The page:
News | February 24, 2012

Government Rule Designed to Limit CT Scans in ERs is Unreliable, Invalid, Says ACEP

February 24, 2012 — A new imaging efficiency measure developed by the Centers for Medicare and Medicaid Services (CMS) to reduce computed tomography (CT) scans in emergency departments does not accurately determine which hospitals are performing CT scans inappropriately, according to a new study published online Annals of Emergency Medicine (“Assessment of Medicare's Imaging Efficiency Measure for Emergency Department Patients with Atraumatic Headache”).

"The measure, OP-15, was only 17 percent accurate in assessing which patients should receive a CT scan," said lead study author Jeremiah Schuur, M.D., FACEP, of the Department of Emergency Medicine at Brigham and Women's Hospital in Boston. "Furthermore, hospitals' performance on the new measure as reported by CMS did not match the proportion of CTs with a documented clinical indication. By using it, Medicare runs the risk of publicizing inaccurate information about clinical performance and rewarding hospitals based on unreliable data."

Schuur and colleagues at 21 hospitals reviewed medical records for 748 headache patients whom CMS labeled as having undergone an inappropriate brain CT. Of those patients, 83 percent should not have been labeled as inappropriate based on either ACEP clinical policy guidelines or expert consensus standards. The measure uses Medicare billing records to determine whether a CT was clinically appropriate. When the patients' medical records were reviewed, they showed that 65 percent of the CT scans actually complied with Medicare's measure and another 18 percent of patients had valid reasons for the CTs documented on their charts.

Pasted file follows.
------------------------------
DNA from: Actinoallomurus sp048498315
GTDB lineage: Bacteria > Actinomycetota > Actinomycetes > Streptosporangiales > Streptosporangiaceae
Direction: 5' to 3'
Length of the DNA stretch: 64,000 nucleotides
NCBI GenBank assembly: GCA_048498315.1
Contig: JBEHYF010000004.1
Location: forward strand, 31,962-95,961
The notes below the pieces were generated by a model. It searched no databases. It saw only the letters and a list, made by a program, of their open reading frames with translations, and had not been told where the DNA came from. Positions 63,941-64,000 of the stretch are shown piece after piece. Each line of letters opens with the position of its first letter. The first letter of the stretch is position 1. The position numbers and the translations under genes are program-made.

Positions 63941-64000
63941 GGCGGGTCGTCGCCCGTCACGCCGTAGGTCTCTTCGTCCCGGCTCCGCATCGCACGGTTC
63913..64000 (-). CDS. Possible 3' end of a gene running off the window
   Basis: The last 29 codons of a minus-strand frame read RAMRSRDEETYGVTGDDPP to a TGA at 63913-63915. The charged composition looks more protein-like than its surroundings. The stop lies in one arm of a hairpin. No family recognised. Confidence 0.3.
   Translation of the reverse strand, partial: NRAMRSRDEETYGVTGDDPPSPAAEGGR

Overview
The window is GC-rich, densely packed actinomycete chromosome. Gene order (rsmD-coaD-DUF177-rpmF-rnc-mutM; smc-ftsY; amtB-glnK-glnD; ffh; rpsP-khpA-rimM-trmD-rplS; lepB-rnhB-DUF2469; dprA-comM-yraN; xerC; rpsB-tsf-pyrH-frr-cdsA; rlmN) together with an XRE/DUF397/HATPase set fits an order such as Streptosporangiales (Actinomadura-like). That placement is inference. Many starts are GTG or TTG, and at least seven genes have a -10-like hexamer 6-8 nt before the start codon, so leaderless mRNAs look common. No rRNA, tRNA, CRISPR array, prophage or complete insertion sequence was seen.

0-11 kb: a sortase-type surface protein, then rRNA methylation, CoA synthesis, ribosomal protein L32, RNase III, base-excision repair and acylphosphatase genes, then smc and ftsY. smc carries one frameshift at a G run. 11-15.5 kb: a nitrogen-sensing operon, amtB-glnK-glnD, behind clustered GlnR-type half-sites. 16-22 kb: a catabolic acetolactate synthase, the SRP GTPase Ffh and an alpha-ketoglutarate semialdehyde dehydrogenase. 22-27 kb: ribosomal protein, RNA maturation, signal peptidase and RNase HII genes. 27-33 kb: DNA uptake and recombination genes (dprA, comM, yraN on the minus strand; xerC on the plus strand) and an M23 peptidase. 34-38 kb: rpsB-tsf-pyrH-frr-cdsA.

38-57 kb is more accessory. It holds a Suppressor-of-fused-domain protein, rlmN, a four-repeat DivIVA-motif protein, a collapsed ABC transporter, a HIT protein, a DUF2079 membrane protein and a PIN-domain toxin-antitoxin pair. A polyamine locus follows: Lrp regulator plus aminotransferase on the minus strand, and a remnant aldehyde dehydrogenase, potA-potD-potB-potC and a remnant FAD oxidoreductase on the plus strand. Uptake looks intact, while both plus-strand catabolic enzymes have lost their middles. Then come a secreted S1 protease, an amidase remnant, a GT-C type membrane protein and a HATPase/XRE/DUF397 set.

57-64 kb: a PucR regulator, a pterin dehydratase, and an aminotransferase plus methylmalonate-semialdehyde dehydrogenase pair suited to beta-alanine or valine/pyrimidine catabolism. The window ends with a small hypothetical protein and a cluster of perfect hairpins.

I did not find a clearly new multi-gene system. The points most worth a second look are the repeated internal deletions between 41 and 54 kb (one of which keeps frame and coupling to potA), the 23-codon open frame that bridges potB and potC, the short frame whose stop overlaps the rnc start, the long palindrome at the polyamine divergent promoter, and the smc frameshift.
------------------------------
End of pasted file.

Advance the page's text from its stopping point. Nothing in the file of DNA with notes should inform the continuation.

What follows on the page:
"It is important for physicians, hospitals and payers to develop systems to make sure that every CT that is performed is appropriate," said Schuur. "There are not evidence-based guidelines addressing which older adults with headaches can safely be evaluated without a CT."

CMS plans to publish the data from measure OP-15 on their internet site Hospital Compare.

"This could have the unintended consequence of pressuring physicians not to order otherwise-appropriate CT scans in order to bolster their hospitals' performance on the CMS measure," said David Seaberg, M.D., FACEP, president of the American College of Emergency Physicians. "This has potential to put seniors – who are the most likely to have dangerous causes of headaches – at risk if serious conditions are missed."

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